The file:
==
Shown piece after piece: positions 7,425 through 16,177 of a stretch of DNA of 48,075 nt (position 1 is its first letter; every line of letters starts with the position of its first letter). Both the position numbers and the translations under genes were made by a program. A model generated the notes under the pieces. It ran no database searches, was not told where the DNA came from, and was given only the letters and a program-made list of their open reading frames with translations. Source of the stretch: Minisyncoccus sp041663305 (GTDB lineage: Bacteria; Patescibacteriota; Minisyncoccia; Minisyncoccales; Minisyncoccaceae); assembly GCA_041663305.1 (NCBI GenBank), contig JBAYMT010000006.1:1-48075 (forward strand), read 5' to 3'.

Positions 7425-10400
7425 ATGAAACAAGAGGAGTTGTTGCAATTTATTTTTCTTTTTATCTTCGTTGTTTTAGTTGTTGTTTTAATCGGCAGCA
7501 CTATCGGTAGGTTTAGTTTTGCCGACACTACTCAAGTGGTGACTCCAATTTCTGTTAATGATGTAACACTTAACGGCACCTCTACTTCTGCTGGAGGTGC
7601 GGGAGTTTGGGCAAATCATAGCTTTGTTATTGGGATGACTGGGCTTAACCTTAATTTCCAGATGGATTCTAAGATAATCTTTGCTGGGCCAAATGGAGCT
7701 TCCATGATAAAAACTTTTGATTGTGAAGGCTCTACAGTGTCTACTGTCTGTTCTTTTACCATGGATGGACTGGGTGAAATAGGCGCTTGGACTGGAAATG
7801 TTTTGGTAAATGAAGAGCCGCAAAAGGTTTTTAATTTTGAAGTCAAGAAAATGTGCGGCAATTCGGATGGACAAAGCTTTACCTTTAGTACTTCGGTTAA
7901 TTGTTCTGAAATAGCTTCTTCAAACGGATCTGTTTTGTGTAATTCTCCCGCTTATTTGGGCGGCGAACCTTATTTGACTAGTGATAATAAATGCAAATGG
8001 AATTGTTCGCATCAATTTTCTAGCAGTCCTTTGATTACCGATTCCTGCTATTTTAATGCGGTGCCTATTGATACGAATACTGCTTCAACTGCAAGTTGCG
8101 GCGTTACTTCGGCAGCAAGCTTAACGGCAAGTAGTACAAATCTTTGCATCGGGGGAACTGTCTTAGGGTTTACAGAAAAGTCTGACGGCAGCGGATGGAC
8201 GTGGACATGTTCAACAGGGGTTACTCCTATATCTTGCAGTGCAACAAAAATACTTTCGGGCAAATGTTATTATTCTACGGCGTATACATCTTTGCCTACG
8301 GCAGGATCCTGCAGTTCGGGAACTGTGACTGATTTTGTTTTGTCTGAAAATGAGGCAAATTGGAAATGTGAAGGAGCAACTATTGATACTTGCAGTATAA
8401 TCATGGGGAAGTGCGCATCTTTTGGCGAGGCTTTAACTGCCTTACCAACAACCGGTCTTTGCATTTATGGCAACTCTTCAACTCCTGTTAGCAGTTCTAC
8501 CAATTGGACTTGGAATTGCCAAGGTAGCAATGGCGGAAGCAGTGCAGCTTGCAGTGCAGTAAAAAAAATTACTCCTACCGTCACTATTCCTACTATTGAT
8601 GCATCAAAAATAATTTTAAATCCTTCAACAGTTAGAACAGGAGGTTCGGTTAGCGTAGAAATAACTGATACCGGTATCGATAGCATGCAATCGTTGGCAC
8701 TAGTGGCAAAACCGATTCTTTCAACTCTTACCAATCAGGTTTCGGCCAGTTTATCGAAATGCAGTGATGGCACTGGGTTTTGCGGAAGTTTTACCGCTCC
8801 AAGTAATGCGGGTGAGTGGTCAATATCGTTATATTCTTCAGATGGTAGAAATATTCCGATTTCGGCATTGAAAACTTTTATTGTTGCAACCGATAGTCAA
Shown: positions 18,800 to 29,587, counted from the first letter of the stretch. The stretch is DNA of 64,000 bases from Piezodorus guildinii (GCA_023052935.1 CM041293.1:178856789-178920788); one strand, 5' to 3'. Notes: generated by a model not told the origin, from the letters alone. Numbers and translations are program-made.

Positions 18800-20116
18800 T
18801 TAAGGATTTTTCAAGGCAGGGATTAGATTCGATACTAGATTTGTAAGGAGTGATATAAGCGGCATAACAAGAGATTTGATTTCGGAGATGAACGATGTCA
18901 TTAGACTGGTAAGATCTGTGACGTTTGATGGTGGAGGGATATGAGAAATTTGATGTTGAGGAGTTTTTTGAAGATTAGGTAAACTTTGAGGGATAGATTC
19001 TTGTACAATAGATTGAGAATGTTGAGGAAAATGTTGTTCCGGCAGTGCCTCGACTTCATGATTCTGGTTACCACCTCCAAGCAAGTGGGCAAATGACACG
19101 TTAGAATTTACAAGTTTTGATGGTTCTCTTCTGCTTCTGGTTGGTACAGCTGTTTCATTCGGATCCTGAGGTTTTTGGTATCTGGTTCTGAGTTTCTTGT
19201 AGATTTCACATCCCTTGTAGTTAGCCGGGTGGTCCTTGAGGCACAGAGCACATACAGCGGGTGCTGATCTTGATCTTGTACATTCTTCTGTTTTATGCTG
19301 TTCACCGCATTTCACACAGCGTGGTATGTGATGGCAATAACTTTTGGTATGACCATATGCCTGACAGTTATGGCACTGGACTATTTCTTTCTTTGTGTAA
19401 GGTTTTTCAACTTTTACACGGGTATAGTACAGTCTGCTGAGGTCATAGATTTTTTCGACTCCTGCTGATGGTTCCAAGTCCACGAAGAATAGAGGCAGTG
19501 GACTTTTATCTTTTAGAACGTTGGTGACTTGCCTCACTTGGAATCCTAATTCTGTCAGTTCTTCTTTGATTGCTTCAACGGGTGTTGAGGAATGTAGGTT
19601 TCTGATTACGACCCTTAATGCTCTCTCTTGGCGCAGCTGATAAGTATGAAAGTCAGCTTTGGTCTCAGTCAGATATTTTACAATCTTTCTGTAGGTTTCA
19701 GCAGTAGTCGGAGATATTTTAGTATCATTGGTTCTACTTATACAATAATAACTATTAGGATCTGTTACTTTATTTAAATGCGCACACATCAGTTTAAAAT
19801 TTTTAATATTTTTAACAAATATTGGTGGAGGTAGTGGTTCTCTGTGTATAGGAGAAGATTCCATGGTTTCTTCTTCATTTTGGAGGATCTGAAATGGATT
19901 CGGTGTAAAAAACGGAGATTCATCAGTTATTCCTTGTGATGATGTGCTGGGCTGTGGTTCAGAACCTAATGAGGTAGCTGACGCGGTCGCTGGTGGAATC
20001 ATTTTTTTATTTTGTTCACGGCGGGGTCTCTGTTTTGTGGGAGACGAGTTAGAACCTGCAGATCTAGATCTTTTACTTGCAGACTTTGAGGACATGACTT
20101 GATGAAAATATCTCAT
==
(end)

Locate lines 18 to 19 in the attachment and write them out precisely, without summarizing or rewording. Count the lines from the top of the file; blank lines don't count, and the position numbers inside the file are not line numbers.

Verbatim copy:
Shown: positions 18,800 to 29,587, counted from the first letter of the stretch. The stretch is DNA of 64,000 bases from Piezodorus guildinii (GCA_023052935.1 CM041293.1:178856789-178920788); one strand, 5' to 3'. Notes: generated by a model not told the origin, from the letters alone. Numbers and translations are program-made.

Positions 18800-20116